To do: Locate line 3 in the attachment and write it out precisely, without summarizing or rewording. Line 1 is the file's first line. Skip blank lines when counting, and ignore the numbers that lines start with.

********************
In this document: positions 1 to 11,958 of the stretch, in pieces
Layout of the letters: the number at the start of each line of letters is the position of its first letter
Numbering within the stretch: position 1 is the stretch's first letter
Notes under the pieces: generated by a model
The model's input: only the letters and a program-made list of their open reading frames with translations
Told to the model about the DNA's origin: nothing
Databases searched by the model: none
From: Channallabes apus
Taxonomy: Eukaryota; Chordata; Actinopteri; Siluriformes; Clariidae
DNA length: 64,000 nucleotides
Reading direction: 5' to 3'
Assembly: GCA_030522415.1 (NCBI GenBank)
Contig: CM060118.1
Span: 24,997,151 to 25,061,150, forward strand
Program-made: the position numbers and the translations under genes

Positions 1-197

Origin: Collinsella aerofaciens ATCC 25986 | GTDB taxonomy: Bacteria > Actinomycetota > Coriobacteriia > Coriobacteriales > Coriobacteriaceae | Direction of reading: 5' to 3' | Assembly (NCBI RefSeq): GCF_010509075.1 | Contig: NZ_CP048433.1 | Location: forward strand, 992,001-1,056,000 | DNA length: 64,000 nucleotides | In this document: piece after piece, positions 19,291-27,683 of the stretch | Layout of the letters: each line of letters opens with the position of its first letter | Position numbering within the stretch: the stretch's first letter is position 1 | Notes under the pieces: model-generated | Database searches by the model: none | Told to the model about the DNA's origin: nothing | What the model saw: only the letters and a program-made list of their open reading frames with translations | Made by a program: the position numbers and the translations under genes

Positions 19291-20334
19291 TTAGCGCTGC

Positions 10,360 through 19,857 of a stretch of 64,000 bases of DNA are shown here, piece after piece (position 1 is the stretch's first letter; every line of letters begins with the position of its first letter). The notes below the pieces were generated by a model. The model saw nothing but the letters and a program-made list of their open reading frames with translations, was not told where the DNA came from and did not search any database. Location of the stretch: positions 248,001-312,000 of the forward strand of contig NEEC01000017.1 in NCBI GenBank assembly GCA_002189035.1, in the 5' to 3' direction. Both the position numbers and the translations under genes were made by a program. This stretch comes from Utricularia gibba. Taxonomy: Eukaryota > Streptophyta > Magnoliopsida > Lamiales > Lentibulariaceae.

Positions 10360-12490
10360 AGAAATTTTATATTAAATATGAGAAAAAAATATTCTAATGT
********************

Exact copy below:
Numbering within the stretch: position 1 is the stretch's first letter